The first modern computer, called ENIAC, was invented in 1946 at the University of Pennsylvania. This computer, which was really many machines working together, took up a whole room. The system was ready in time for use in parts of the 1950 census, and the Census Bureau ordered its own computer, called UNIVAC. That technology has improved over the years and now high-speed, supercomputers are available to assist the census.
Today, this technology plays a major role in the processing and census data. The major automation features for Census 2000 include data capture systems designed to handle the use of "respondent-friendly" questionnaires. The Census Bureau uses the National Processing Center and works with contractors who operate three processing centers responsible for a variety of data capture functions:
- A full electronic data capture and processing system records an image of every questionnaire.
- Questionnaires returned by mail will be sorted automatically to ensure timely capture of critical information needed before the non-response follow-up.
- Optical mark recognition will be used for all check-box data items.
- Intelligent character recognition (ICR) will be used to capture write-in character-based data items.
- A clerical keying operation will capture and resolve difficult ICR cases.
- A quality assurance review will be conducted on data keying and scanning activities.
Census Bureau officials say the use of electronic imaging and captured data in 2000 reduced the logistical and staffing requirements that accompany handling large volumes of paper questionnaires.
Most of the U.S. Census was taken door-to-door until 1960, when census officials recognized the inefficiency of this method in dealing with such a fast-growing, increasingly diverse and mobile population. That's when they decided to use the mail to distribute forms. In the 1970 census, about 60 percent was taken by mail, and in 1980, about 90 percent. However, in 1990, when the Census Bureau tried to take about 94 percent of the census by mail, one in three households failed to return the forms. That's why the most recent decennial census was the focus of a major, nationwide awareness campaign, officials say.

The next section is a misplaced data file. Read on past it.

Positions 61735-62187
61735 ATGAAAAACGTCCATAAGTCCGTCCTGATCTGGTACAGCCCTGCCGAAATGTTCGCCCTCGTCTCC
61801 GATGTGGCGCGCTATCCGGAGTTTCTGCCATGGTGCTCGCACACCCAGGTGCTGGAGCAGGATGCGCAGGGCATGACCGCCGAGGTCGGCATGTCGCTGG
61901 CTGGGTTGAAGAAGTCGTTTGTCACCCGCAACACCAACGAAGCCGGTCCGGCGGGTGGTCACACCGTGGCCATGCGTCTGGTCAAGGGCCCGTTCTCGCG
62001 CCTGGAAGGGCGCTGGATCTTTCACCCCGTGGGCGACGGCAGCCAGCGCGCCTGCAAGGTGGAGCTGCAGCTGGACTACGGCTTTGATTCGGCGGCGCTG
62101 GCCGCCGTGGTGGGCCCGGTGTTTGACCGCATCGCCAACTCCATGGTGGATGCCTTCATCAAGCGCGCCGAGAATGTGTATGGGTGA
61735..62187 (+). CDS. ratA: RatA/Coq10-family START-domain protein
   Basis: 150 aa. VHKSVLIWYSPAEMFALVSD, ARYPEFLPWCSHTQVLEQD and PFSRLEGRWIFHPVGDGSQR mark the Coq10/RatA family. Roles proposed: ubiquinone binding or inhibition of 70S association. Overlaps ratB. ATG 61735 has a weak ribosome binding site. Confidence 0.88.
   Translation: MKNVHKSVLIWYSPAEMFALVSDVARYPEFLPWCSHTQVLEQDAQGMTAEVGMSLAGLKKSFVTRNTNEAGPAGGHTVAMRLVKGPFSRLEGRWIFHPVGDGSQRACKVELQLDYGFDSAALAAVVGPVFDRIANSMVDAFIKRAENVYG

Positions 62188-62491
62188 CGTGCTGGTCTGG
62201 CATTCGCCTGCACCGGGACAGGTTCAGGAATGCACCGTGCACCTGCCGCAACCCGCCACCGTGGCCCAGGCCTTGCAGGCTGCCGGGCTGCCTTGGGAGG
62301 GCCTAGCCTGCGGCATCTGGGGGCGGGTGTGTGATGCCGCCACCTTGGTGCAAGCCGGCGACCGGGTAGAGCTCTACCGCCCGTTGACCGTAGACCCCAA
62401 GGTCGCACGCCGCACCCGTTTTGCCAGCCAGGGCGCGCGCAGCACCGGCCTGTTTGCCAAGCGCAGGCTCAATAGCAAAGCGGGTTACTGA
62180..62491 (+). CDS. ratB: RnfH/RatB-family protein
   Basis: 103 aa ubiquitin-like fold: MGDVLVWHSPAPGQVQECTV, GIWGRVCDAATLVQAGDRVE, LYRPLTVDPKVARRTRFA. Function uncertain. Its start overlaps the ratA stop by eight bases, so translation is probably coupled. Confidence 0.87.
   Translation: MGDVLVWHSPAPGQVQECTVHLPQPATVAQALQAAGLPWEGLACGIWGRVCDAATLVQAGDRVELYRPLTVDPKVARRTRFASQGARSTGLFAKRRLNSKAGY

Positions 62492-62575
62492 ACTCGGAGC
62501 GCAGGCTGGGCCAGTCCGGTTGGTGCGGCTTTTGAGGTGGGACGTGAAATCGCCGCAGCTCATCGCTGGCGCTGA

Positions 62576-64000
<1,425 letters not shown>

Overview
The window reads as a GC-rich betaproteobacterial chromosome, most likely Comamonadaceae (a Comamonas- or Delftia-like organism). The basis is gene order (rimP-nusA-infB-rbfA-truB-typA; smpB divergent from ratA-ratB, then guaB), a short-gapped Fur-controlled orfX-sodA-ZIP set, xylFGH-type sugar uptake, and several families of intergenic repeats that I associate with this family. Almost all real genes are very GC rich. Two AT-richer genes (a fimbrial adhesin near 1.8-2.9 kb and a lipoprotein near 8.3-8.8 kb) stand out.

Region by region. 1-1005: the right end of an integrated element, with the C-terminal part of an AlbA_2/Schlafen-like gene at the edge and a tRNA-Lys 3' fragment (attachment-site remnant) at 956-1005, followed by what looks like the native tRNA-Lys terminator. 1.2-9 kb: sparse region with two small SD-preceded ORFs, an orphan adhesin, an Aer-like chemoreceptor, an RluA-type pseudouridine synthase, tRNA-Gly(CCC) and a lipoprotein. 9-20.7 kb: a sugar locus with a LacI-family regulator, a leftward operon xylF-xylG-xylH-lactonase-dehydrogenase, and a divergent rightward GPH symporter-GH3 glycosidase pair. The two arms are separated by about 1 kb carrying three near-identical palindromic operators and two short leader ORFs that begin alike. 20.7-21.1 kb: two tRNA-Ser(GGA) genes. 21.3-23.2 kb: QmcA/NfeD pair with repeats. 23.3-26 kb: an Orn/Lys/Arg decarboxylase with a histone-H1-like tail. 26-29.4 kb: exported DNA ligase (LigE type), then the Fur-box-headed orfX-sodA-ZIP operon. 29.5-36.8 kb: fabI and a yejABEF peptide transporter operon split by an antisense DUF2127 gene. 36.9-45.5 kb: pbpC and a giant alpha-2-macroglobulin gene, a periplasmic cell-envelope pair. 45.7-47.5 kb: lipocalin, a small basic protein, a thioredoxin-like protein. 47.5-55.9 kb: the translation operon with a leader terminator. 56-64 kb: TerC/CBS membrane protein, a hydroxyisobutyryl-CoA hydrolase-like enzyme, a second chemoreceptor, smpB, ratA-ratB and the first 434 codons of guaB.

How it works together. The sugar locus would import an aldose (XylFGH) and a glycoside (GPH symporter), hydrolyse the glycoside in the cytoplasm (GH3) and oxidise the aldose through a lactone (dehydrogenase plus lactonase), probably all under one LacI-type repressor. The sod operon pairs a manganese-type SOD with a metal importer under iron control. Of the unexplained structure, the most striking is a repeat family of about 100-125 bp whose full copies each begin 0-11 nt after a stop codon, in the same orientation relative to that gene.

But neither technology nor mail have replaced the all-important census team members. Among the thousands of workers today are:
- Administrators -- They determine how each division of the Census Bureau will do its part in the census.
- Enumerators -- They go door-to-door to gather information from residents who have not returned their census forms.
- Statisticians -- They make sure the Census Bureau's math is right.
- Demographers -- These people understand the statistics and have studied what statistics tell about American life. They analyze the census numbers, comparing them with numbers from earlier censuses, and tell us important things about the future.